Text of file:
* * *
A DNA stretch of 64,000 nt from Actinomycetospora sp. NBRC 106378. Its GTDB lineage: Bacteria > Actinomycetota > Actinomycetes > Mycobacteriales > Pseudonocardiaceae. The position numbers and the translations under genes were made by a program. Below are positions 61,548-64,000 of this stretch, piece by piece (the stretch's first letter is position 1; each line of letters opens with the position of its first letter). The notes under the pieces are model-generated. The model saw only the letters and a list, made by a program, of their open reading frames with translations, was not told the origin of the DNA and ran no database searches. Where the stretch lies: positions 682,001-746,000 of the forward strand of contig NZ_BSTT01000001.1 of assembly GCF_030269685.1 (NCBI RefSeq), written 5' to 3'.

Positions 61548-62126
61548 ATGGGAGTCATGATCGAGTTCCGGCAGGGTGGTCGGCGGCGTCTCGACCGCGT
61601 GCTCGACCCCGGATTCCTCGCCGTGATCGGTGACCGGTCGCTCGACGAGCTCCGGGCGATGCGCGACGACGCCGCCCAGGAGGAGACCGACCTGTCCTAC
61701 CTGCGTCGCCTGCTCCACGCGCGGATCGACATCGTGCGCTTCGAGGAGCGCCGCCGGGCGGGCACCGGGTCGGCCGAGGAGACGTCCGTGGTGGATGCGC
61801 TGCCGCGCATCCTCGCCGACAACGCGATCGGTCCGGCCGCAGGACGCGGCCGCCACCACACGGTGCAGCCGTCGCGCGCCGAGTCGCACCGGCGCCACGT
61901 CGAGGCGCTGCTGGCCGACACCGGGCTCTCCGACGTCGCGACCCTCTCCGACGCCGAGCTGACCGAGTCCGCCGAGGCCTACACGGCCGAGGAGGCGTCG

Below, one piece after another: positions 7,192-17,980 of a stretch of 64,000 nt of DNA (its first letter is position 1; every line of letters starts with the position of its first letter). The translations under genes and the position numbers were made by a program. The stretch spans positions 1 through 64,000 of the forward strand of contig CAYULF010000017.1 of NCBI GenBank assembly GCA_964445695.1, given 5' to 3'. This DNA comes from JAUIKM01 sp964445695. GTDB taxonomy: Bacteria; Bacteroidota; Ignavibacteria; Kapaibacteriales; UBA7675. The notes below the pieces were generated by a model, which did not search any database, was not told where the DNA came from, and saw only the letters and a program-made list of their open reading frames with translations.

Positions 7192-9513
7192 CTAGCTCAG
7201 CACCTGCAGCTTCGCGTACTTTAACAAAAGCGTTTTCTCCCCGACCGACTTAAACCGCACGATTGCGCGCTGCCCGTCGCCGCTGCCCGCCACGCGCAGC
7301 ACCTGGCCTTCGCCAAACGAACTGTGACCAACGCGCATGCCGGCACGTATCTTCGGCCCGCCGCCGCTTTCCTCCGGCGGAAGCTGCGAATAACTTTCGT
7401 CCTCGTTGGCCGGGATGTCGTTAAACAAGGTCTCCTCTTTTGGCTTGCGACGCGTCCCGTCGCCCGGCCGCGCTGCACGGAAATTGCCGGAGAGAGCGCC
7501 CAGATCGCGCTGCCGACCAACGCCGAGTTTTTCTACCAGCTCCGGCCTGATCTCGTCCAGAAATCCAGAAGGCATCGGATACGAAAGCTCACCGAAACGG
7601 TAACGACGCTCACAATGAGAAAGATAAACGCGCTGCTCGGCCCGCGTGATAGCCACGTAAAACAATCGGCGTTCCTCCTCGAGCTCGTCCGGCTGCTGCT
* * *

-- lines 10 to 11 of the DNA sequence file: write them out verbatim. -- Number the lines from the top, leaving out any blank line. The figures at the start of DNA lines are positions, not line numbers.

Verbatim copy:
7192 CTAGCTCAG
7201 CACCTGCAGCTTCGCGTACTTTAACAAAAGCGTTTTCTCCCCGACCGACTTAAACCGCACGATTGCGCGCTGCCCGTCGCCGCTGCCCGCCACGCGCAGC